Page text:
more than words

i love words. really. i am a vocabulary-addicted, crossword-obsessed, dictionary-toting geek. i subscribe to the reference.com word of the day and open that message first when i check my email. i installed language translating software on my smartphone before i loaded photos or music. i keep a list of my favorite new words and phrases. i know, what a nerd.

language just fascinates me. the fact that we can open our mouths and produce a series of sounds and communicate with each other is simply astounding. obviously a larger vocabulary gives you a greater capacity to convey a message, but when you expand your discourse to additional languages or dialects you further increase your ability to deliver precisely the meaning you intended. if you search across the world you might find one concise lexeme to impart the details that require several sentences in your own tongue.

for me, this game of finding the best way to utter or pen a statement among many possibilities is more than interesting – it’s fun. a thesaurus is great, but there is always an optimal word choice that is most accurate for the situation. and i feel bad for the poor underused words that are meaningful and beautiful and appropriate. they deserve to be written and spoken, too, and offer to enhance your communication if you’ll engage them.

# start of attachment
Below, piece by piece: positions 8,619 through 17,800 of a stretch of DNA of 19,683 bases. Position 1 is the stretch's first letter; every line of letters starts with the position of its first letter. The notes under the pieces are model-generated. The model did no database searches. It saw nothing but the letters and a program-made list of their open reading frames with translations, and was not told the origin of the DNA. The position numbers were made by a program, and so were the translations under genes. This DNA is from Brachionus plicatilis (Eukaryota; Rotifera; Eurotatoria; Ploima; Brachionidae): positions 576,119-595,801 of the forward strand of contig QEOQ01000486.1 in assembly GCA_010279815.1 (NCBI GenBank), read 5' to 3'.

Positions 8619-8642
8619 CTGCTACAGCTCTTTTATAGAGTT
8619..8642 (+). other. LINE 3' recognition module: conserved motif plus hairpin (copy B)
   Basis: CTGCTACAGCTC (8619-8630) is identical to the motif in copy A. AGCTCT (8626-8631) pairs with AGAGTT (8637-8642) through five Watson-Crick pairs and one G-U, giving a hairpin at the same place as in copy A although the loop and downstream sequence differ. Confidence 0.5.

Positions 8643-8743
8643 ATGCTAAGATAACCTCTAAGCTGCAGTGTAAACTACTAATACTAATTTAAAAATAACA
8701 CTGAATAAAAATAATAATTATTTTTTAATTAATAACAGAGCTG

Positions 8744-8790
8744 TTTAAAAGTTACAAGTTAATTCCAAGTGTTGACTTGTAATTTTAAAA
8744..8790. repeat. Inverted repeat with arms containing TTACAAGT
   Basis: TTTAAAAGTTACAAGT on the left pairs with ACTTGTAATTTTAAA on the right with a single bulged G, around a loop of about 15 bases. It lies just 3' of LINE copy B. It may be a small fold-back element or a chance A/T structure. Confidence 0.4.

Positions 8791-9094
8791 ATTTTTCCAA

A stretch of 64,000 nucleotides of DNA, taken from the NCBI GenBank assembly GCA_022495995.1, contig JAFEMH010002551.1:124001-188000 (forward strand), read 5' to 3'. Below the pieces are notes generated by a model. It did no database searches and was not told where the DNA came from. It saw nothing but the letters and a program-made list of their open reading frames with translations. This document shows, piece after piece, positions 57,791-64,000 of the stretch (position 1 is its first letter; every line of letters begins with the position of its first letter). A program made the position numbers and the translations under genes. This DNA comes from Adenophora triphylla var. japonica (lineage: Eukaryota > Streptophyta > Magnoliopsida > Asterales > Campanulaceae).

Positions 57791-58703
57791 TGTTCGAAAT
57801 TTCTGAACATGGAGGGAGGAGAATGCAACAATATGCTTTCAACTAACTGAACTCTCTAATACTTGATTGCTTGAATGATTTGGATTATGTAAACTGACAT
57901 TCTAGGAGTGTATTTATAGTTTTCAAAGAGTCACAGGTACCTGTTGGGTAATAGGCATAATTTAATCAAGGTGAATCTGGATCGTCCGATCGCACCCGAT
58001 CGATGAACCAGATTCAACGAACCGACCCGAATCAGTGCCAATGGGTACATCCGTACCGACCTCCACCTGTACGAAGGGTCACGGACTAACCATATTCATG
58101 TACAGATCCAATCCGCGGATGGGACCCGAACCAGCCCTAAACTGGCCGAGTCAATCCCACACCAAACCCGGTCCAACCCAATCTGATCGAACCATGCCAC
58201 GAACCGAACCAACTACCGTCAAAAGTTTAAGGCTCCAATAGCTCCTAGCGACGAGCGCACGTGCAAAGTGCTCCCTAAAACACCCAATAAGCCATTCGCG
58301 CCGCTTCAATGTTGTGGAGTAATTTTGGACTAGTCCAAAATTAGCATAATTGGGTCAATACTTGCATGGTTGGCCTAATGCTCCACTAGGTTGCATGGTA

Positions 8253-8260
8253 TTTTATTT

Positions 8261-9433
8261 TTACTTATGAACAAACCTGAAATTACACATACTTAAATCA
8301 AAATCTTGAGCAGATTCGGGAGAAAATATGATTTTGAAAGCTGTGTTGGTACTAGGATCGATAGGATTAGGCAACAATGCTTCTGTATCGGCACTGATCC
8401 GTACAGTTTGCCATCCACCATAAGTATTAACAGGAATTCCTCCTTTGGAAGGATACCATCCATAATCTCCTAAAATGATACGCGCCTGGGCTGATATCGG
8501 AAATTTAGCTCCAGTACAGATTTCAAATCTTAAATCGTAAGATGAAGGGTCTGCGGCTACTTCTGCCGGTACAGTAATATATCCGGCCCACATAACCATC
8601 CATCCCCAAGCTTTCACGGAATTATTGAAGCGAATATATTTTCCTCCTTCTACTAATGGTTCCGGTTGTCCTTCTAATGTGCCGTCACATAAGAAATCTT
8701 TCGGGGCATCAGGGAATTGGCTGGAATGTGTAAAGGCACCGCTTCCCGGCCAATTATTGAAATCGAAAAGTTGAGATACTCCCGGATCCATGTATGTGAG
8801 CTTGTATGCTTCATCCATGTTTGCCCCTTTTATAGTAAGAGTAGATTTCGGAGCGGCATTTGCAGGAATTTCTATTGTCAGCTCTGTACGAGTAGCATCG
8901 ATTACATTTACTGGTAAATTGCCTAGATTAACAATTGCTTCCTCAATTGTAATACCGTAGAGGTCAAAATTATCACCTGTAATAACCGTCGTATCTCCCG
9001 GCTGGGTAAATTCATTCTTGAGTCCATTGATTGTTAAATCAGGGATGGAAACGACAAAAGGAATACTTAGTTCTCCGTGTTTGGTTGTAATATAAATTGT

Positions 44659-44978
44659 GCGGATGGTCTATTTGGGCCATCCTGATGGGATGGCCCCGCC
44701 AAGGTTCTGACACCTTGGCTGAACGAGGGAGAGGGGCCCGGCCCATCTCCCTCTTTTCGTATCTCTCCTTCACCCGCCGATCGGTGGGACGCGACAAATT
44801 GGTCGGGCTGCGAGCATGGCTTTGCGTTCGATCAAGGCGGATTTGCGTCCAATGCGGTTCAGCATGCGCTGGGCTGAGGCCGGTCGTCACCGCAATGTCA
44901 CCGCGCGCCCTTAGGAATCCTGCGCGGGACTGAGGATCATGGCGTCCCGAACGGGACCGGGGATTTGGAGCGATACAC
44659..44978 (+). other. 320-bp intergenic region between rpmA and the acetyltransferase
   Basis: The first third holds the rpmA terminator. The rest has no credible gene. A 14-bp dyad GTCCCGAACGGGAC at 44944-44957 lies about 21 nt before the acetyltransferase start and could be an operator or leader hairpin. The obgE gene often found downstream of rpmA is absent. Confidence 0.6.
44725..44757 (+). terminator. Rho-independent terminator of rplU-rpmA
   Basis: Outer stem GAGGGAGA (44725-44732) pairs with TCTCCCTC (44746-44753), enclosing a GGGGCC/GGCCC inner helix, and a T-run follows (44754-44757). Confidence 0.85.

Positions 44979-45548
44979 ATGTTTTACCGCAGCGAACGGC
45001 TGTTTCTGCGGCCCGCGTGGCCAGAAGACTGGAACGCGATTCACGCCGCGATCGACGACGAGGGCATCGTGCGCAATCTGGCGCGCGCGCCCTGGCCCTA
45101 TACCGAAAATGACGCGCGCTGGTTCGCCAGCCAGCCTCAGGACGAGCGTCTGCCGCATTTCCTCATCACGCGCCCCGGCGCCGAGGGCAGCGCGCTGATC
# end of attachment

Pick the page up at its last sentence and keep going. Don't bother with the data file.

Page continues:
it’s a bit unnerving to confess this in a place where i am sharing my thoughts with words. but i don’t claim to always choose the right word – i just think the options we have are remarkable.

and they’re only growing, because language is a dynamic, living thing. new words are coined every day, and while some have permanence and some are the result of a fleeting trends, all adopted and adapted dialogue is valid “communication” nonetheless.

my favorite documentation of this phenomenon is the “lexpionage” blog word spy. some language enthusiasts are put off by the creative “spin-offs” and abbreviations, feeling it waters down our verbiage. i, however, savor the innovative additions to our lexicon, and see the growth as an interesting commentary on culture. i do grimace when people butcher the language, though, which is an altogether different issue.

as i’ve mentioned, my passions commonly feed into other interests, and this love of language seems to cover a lot of ground: it fuels my delight in reading, it incites my desire to write, it inspires my pleasure in studying other cultures and languages, and, alas, it causes me to subconsciously edit everything that i see. i like to fancy myself a linguist because of my pursuit of a higher degree in the discipline….but with that effort stalled i have to admit that i am really just someone who is easily excited by semantic complexities and lexical developments. the handy copy of syntactic theory by my desk is proof of that.

i miss my old job a little bit.

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